In our starch-based texturizers growth platform we are making good progress, expanding our production of specialty potato food starches as we integrate Western Polymer's manufacturing capabilities into our network.

By broadening our portfolio of consumer-preferred specialty ingredients, we are increasing our capabilities to co-create with customers to drive growth. With cost also as a strategic priority for Ingredion, we have accelerated our Cost Smart savings program. I am really pleased about the excellent progress we're making on multiple fronts, and we're exceeding our 2019 savings target. Our teams are identifying ways to remove complexity, eliminate barriers to execution, improve effectiveness and efficiency and operate with increased agility. We now expect to deliver $30 million to $40 million of 2019 year-end cumulative run rate savings. This is an increase from our previously communicated savings target of $24 million to $34 million.

Now moving to North America, net sales were down for the quarter. Although, we continue to deliver specialty volume growth, this was more than offset by the planned Stockton volume shed of high-fructose corn syrup and industrial starch. North America operating income was $139 million, down 7% from last year. The decrease was driven by higher corn costs and lower co-product values and the timing of scheduled plant maintenance at Argo, our largest facility.

In South America, net sales were down due to foreign currency weakness, primarily in Argentina and Colombia. However, we delivered volume and net sales growth in Brazil and took aggressive pricing actions across the region. Operating income was $16 million, down 20% from the year ago period, driven by significant foreign exchange impacts primarily in Argentina and in Columbia. This was partially offset by low double-digit organic operating income growth in the region, including specialty sales growth.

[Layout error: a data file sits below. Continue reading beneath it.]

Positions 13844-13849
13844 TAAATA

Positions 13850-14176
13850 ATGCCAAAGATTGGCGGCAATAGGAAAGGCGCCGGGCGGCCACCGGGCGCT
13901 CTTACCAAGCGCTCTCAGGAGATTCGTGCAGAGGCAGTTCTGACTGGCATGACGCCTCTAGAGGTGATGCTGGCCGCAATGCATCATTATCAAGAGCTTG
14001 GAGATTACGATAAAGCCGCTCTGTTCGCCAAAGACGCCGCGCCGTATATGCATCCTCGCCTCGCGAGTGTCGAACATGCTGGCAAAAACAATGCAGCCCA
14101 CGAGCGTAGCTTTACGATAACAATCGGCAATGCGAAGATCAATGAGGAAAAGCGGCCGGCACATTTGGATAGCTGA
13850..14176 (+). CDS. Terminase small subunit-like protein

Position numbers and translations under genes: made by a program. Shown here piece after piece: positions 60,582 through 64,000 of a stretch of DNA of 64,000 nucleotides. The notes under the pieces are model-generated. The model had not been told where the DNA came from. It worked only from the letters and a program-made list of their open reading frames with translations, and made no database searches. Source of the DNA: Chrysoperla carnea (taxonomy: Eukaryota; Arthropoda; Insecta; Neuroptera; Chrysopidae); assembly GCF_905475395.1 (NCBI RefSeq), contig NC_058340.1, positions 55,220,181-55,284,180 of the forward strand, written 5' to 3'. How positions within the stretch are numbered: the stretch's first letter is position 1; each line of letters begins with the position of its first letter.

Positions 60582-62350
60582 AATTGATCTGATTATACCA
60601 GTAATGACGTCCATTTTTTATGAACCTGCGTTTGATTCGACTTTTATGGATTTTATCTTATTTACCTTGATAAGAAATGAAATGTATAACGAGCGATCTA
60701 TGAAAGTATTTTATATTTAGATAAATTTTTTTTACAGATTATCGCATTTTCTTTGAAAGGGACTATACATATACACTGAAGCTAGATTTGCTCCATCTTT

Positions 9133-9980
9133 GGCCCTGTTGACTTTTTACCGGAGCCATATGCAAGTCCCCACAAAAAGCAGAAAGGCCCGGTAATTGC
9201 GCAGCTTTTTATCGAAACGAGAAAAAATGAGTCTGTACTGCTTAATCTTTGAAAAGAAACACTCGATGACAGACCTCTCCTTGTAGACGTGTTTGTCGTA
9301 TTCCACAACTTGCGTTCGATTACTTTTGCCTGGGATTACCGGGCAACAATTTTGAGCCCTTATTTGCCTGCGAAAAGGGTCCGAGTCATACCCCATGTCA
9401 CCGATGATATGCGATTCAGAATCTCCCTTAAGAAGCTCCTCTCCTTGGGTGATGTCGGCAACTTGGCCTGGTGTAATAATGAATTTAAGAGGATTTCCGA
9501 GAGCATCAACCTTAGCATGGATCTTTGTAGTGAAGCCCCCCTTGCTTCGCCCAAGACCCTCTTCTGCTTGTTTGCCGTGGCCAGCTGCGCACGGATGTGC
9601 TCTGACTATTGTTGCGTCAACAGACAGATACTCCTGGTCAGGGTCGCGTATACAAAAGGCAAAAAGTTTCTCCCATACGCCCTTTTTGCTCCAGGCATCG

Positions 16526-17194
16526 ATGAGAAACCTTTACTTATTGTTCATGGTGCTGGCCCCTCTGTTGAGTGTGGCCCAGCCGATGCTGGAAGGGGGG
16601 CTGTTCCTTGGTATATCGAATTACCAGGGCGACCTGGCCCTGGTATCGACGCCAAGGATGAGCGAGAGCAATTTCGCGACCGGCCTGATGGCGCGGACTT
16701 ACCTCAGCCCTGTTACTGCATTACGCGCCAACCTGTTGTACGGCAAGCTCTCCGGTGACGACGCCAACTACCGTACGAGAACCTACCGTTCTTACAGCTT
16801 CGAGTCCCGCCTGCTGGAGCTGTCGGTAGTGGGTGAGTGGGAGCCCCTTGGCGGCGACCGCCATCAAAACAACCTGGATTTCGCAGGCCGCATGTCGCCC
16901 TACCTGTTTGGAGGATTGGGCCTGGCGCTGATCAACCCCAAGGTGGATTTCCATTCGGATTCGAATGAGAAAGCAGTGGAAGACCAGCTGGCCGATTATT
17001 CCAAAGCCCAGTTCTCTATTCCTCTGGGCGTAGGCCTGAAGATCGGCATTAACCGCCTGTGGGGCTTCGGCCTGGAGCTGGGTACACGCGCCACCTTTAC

In Asia Pacific, net sales were down for the quarter due to unfavorable foreign exchange impacts across the region. We continue to deliver top line growth and margin recovery in ASEANI, driven by increased tapioca pricing. Operating income was $23 million, down 15% versus the prior year. The region experienced slower economic growth due to the impact of trade disputes and weaker foreign exchange rates, which drove [higher] (added by company after the call) input costs across the region.

Moving to EMEA, net sales were down, given currency devaluation in Pakistan and foreign exchange weakness in Europe. Operating income was $23 million, down 21% from a year ago. Unfavorable foreign exchange impact across the region, driven primarily by the Pakistan rupee devaluation and higher raw material costs were partially offset by strong pricing actions.

Now let me turn it over to Jim Gray, who will review the financial results in more detail. Jim?

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James D. Gray, Ingredion Incorporated - Executive VP & CFO [4]